Lancaster Senior Games

David York throws in the shot put competition on Wednesday, May 8, 2019. More than 1,000 Lancaster County residents competed in the 32nd annual Lancaster Senior Games, held at Spooky Nook. The five-day competition hosts 56 events, ranging from darts to the home-run derby.

The Lancaster Senior Games, the week-long event featuring athletic contests and activities for people over 55, returns Monday after a two-year hiatus due to the COVID-19 pandemic. And if there’s anything we’ve learned during two years of social distancing, Zoom events and lockdowns, it’s the importance of social and physical activities — especially for seniors.

“I think everybody is anxious to see people they haven’t seen in two years,” says Pat Fellenbaum, 74, who founded the Lancaster Senior Games in 1989 and is now a community representative on the board. “A lot of people connect with friends. So, everybody is anxious to do that, plus have a good time while they’re doing it. It really makes me feel good. You take a big sigh of relief that, maybe, we’re getting back to normal.”

The 32nd Lancaster Senior Games continues through Friday at Spooky Nook Sports near Landisville and other Lancaster County venues and parks. Registration for the 2022 Senior Games is closed, but the games are open to spectators.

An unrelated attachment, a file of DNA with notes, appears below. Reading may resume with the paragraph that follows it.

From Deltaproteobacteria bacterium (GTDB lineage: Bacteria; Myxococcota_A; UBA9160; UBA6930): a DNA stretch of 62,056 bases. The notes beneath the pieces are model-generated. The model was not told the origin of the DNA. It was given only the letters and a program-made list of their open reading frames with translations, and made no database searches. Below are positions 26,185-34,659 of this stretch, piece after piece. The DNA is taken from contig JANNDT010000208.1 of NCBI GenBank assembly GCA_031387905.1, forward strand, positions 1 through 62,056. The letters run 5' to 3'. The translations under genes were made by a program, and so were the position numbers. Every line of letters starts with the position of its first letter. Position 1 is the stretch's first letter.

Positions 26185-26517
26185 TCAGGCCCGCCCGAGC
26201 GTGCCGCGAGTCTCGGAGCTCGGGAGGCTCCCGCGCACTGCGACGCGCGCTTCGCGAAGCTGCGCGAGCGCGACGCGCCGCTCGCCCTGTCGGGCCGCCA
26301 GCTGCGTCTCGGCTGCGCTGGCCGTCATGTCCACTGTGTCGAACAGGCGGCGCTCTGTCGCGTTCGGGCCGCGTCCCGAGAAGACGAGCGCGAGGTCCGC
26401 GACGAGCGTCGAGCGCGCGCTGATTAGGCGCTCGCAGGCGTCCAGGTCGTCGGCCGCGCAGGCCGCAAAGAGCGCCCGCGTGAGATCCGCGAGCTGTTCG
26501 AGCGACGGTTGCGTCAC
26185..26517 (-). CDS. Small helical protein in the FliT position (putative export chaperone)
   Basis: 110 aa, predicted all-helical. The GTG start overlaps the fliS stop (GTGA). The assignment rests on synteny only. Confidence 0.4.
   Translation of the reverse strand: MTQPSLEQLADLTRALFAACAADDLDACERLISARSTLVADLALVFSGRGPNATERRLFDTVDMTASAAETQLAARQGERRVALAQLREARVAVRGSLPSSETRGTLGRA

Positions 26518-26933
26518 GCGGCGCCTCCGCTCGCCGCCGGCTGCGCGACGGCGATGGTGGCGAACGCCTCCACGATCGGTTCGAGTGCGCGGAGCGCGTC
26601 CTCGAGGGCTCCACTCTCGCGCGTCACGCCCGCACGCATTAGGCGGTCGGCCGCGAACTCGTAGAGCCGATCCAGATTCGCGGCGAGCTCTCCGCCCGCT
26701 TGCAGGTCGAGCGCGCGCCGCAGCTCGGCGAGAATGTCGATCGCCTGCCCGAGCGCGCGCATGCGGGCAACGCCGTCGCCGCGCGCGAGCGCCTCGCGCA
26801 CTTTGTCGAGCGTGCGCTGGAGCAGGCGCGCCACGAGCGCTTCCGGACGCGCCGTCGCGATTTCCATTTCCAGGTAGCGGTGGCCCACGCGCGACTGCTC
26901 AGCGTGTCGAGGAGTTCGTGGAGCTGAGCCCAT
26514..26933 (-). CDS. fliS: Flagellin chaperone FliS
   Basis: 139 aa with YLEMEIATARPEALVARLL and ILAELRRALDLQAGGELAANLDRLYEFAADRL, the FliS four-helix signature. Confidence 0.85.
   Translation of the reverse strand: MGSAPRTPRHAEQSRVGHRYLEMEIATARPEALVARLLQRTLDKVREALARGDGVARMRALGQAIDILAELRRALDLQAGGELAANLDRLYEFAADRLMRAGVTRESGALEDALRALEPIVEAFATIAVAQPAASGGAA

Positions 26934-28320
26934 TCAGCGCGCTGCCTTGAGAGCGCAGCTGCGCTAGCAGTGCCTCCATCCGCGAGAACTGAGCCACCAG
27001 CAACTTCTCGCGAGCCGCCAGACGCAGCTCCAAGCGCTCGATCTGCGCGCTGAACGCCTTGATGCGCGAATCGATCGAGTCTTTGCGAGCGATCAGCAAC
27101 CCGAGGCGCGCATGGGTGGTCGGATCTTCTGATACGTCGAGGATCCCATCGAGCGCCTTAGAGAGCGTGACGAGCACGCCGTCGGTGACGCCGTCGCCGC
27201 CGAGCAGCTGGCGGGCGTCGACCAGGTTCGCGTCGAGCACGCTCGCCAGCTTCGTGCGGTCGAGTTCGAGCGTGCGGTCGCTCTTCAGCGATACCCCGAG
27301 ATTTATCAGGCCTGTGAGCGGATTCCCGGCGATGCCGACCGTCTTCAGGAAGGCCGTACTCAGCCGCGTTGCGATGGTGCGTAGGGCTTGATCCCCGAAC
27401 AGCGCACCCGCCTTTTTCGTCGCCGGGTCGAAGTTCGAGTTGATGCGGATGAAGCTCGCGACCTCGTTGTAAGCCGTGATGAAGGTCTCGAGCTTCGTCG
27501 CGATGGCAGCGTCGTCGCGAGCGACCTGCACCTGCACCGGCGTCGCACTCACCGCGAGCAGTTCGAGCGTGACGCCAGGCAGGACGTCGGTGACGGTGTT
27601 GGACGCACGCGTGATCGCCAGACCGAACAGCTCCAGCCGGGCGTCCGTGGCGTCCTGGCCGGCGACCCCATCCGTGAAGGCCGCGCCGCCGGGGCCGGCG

Jack Neal, a volunteer referee who is also participating in 14 events during the Senior Games, is excited to be getting back to the games.

“It’s something that has been greatly missed,” says Neal, 73 of East Hempfield Township. “This is like senior camp. You see friends there — some that you haven’t seen in a long time — and you make new friends. That’s a big benefit.”

Lancaster Senior Games

People compete in cornhole during the Lancaster Senior Games, Wednesday, May 8, 2019. More than 1,000 Lancaster County residents competed in the 32nd annual Lancaster Senior Games, held at Spooky Nook. The five-day competition hosts 56 events, ranging from darts to the home-run derby.

Wide competition

 This year’s event has 807 participants and more than 325 volunteers to assist with managing the event and refereeing.

“I’m one of many,” says Neal, whose wife Sandy also volunteers and participates in the games. “As a ref, it’s not the NBA or the NFL. People mostly referee themselves. We’re just there to supervise. That’s sort of the sportsmanship that goes along with the Senior Games.”